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Djukanovic Seeks Another Chance

President Djukanovic's electoral pledge to transform the economy fails to excite voters.
By Senko Cabarkapa

Montenegrin president Milo Djukanovic will find it hard to deliver on promises of an economic revival if his team wins parliamentary elections on Sunday.


Djukanovic's coalition, The Democratic List for a European Montenegro, has pledged to pursue reforms aimed at reviving the economy and alleviating economic hardships.


Speaking in the western town of Niksic this week, Djukanovic, the leader of the ruling Democratic Socialist Party, DPS, said he would create "the proper conditions for Montenegro to find its rightful place in a united Europe" within a 10-year time frame.


Observers give such promises little credence and believe further reforms will be difficult to implement in a society as impoverished as Montenegro, where the average monthly salary is only 100 euros.


The golden age of Djukanovic's 12-year hold on power began five years ago, when he publicly challenged and confronted the regime of Slobodan Milosevic in Belgrade.


Seeking to bolster anti-Milosevic forces in Yugoslavia, the West inundated Montenegro with financial and material aid, amounting to 55 million euros at one point - one-third of the republic's budget.


With a population of 600,000, Montenegro was briefly the world's largest per capita recipient of American aid after Israel.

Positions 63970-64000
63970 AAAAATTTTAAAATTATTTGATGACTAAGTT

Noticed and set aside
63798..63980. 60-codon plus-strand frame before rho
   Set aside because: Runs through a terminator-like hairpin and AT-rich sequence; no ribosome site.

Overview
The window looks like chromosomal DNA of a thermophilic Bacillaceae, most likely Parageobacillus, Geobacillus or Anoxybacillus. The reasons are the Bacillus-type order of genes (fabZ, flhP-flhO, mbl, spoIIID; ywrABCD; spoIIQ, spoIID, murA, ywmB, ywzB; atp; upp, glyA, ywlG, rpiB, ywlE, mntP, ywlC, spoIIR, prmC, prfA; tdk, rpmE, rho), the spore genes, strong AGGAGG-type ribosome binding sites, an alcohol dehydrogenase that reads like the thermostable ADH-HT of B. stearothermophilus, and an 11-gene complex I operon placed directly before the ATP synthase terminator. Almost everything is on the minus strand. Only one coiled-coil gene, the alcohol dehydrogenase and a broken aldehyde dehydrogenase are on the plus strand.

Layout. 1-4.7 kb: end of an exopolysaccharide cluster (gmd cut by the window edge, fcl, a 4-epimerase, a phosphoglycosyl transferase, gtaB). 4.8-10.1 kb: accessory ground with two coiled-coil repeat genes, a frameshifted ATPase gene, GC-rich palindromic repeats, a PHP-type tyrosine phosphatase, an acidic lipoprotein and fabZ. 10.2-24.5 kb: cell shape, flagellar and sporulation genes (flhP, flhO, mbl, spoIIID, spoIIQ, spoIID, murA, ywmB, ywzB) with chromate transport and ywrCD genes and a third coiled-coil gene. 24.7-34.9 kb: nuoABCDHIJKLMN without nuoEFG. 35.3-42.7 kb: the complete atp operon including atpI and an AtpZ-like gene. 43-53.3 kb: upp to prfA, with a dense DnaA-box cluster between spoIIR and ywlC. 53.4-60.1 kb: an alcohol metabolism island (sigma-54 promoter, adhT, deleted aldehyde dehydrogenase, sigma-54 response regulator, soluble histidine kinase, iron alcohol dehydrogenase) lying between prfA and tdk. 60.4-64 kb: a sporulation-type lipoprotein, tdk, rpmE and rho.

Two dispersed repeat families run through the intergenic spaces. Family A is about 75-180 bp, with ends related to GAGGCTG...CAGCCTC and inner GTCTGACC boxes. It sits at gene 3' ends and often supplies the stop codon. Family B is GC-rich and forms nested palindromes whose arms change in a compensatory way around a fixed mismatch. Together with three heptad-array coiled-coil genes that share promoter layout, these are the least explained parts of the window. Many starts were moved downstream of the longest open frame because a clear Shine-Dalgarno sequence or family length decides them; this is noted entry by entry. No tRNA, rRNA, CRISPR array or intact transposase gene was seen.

But after Milosevic fell from power in October 2000, Western interest in Montenegro declined and aid dried up. European countries became suspicious of the president's push for independence from the Yugoslav federation.


Recent polls suggest Djukanovic's coalition is level-pegging with the opposition following the defection of the Liberal Alliance, LS, to the pro-Yugoslav opposition bloc.


The Liberals may well end up holding the balance of power. Staunch advocates of independence, they turned their backs on Djukanovic after the president signed the Belgrade Agreement in March, which pledged Podgorica's continuing adherence to a joint state with Serbia for at least three years.


The LS then joined the pro-Yugoslav opposition and has been working with them to remove Djukanovic from power.


Meanwhile, the country is in deep financial trouble and people's patience is evaporating just as fast as the support of the international community. A World Bank poverty report suggested living standards for over 80 per cent of Montenegrins had fallen to subsistence level. More than half the population is now eligible for welfare benefits while a fifth live below the poverty line.


Popular discontent is growing. Milan Ivanovic, an electrician from Podgorica, said he had voted for Djukanovic, but added, "Never again. His former coalition was called 'For a Better Life', but my life is getting worse and worse".


Tourism is the mainstay of the economy but results this year failed to meet expectations. Despite promises that the number of visitors would grow by 20 per cent, statistics suggest their numbers actually dropped by 8.8 per cent.